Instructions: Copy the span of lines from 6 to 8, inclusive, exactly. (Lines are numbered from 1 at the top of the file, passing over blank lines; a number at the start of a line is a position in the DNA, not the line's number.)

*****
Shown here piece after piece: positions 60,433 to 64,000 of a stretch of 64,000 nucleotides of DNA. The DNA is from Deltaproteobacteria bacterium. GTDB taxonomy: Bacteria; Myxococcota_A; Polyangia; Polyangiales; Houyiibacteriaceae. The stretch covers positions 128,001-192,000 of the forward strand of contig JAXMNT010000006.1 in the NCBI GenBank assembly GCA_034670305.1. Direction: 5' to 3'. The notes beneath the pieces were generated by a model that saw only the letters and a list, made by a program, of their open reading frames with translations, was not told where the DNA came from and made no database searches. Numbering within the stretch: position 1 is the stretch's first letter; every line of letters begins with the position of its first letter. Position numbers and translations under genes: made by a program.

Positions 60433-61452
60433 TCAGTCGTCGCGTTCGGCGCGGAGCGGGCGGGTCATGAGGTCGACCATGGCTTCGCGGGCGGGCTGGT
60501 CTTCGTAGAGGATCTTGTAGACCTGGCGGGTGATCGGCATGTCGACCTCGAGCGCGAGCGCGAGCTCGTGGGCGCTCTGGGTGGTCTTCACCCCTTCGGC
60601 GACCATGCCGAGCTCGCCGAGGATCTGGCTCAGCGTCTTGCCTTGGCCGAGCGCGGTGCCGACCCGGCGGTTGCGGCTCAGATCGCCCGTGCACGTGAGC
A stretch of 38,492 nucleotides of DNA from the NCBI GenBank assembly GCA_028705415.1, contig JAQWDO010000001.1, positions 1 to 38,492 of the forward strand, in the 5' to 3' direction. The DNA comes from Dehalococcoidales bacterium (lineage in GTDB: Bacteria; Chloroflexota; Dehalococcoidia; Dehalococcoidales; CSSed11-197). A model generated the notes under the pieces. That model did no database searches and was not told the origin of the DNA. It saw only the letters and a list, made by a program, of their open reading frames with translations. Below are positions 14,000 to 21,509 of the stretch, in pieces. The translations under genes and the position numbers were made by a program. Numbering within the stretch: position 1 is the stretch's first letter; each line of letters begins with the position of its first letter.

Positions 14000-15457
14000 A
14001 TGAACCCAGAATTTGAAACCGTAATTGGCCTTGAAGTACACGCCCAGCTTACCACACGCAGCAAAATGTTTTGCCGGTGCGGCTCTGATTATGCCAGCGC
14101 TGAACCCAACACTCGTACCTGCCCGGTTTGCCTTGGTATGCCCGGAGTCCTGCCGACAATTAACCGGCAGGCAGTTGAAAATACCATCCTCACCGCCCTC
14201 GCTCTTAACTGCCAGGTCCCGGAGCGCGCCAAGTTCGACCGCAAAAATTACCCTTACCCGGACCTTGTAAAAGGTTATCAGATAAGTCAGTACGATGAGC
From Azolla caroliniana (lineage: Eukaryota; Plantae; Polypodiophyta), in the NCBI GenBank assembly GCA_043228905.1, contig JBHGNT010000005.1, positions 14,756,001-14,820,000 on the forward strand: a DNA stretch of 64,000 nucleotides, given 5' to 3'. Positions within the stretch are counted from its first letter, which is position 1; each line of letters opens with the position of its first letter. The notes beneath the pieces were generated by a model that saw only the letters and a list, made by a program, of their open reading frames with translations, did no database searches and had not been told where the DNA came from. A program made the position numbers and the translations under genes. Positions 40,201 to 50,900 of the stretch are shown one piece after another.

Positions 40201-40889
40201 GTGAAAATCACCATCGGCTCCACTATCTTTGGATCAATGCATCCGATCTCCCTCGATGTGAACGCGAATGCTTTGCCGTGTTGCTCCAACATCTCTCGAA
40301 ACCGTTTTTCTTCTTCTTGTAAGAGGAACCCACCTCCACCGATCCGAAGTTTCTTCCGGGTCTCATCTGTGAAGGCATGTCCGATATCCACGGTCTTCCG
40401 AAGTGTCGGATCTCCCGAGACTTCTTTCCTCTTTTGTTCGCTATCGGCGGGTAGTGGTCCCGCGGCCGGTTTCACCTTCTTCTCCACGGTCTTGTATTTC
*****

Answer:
A stretch of 38,492 nucleotides of DNA from the NCBI GenBank assembly GCA_028705415.1, contig JAQWDO010000001.1, positions 1 to 38,492 of the forward strand, in the 5' to 3' direction. The DNA comes from Dehalococcoidales bacterium (lineage in GTDB: Bacteria; Chloroflexota; Dehalococcoidia; Dehalococcoidales; CSSed11-197). A model generated the notes under the pieces. That model did no database searches and was not told the origin of the DNA. It saw only the letters and a list, made by a program, of their open reading frames with translations. Below are positions 14,000 to 21,509 of the stretch, in pieces. The translations under genes and the position numbers were made by a program. Numbering within the stretch: position 1 is the stretch's first letter; each line of letters begins with the position of its first letter.

Positions 14000-15457
14000 A